Lambourne recognizes that.
“I think they have a great vibe with one another. Obviously there’s a disparity in age and overall experience on the beach,” Lambourne said. “Jake’s been doing that and only that for almost two decades, and Taylor’s just this side of his 27th birthday, but from a volleyball standpoint, he’s wise beyond his years.
“His temperament and Jake’s temperament fit really well together and I hope creates a really successful vibe on the court.”
Crabb also has a bit of a prankster in him, Gibb said.
“He’s a subtly funny guy. For example, our coach is color-blind, so he likes to grab the BBQ sauce and act like it’s ketchup and hand it to him.
“He enjoys the subtleties of making fun of us, he’s a really funny guy to have around.”
But it’s all business on the sand.
“This is our third year together and every year I feel like we’re improving,” Crabb said. “We’re still trying to work on our communication on the court. In the past year we’ve been trying to work on me being the vocal leader for our defense and scouting, so I can tell him what to do on the blocking, instead of him figuring out what to do. That way he just goes out and does it, and doesn’t have to worry about anything else.”
“I’m still working on how to tell a three-time Olympian what to do. It’s a little awkward, but he’s great, and he’s really receptive with what I tell him, and with what Rich tells him. He’s really easy to work with.”
Lambourne, the starting libero on the 2008 USA men’s team that won gold in Beijing, is a key part of the puzzle, said Crabb.
“He’s one of the best volleyball minds out there. He’s played at the top level, a gold medalist,” Crabb said. “He’s as great coach for us, not only just his volleyball IQ, but how personable he is, how we get along. You need that whole thing in a team in order to be a great team. Chemistry is a lot bigger than people think for sports.”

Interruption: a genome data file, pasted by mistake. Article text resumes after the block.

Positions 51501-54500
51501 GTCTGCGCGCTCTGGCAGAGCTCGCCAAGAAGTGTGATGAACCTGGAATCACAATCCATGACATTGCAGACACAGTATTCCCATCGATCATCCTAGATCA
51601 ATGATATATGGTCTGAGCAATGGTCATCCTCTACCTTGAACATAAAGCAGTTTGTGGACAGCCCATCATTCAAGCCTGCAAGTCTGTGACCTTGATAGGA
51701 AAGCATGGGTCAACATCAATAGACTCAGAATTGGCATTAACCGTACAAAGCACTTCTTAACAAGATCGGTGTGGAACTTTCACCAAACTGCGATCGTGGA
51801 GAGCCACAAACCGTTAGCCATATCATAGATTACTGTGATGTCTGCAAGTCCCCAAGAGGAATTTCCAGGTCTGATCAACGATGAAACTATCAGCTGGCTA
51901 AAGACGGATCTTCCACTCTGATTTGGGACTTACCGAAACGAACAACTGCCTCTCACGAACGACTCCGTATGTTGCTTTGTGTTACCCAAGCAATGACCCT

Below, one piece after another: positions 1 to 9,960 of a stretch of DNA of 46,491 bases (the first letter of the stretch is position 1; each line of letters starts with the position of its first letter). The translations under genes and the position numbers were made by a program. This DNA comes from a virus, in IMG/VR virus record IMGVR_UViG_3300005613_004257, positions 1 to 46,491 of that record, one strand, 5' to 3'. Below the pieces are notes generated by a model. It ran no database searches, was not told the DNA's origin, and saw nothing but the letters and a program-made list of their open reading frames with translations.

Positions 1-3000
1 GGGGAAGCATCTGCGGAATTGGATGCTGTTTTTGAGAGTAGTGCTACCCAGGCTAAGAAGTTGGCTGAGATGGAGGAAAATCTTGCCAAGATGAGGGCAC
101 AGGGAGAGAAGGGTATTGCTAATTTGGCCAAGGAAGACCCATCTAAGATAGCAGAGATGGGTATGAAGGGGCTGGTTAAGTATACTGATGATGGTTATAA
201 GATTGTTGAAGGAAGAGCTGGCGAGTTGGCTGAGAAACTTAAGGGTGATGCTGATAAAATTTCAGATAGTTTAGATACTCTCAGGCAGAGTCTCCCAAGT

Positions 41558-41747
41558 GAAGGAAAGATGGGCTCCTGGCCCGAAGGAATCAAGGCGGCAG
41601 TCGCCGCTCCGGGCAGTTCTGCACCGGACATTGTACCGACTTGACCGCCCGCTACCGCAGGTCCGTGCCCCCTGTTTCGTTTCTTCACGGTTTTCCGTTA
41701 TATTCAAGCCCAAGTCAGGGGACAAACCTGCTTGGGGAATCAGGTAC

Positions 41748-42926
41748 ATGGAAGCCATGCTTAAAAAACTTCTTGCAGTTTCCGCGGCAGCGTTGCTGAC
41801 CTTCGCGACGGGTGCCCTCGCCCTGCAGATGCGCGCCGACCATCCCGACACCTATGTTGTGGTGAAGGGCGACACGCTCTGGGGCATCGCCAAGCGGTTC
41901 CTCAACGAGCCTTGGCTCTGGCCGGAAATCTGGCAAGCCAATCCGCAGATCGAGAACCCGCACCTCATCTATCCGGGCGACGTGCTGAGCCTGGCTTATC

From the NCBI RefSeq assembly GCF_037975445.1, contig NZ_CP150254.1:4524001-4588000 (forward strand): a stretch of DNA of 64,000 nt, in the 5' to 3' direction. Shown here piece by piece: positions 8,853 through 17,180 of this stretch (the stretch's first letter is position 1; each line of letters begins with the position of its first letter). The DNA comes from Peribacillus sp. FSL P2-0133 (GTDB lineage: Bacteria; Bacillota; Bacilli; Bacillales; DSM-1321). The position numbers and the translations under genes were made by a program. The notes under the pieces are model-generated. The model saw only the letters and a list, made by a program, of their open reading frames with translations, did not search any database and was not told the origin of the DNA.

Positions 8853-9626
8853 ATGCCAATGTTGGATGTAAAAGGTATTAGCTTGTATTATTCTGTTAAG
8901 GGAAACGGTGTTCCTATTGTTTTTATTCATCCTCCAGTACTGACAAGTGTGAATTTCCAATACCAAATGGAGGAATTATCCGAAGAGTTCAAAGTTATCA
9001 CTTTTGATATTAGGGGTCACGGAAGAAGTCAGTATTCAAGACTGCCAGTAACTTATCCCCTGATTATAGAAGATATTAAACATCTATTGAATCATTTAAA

The FIVB World Tour is getting increasingly athletic, with both blockers and defenders increasing in height and size. Crabb is undaunted, dealing with blocks like Russia’s Oleg Stoyanovskiy at 6-9 and the USA’s Ryan Doherty at 7-1.
“You prepare with your training. That’s where you get your confidence from. I always work hard in practices, I believe in myself, I have a good team around me that believes in me, you feel invincible when you’re out there when you have your supporting cast with you,” Crabb said. “You believe you can do anything, and just because a guy’s 7 feet, it’s not going to scare me.
“I’ve played many guys that are that big, and I love the challenge, to find a way to beat these big blocks and these big defenders, hard hitters. It’s like a puzzle and I love to try and figure it out.”
Crabb’s preparation includes utilizing the resources at the USA training facility in Torrance, where he frequently watches video with Tyler Hildebrand, USA Volleyball’s director of coaching. He also credits his personal trainer Daniel Chong, who sends him workouts from Hawai’i throughout the year.
“Before the season starts, I’m lifting four times a week after practice, and once the season gets going I’ll knock it down to three or even two depending on how my body feels.”
Gibb and Crabb have the luxury of having enough points to directly enter the main draw of any event they choose, so they don’t have to scramble around the world playing in qualifiers and country quota matches.
This allows them more flexibility in choosing events, as they need only 12 good results during the Olympic qualification period.
“We’re not going to rush into it and burn ourselves out,” Crabb said. “It’s a two year process, we’re really going to take our time and make sure we’re really ready for every tournament that we do go to, so we can have a good finish and put ourselves in a better position for qualifying.”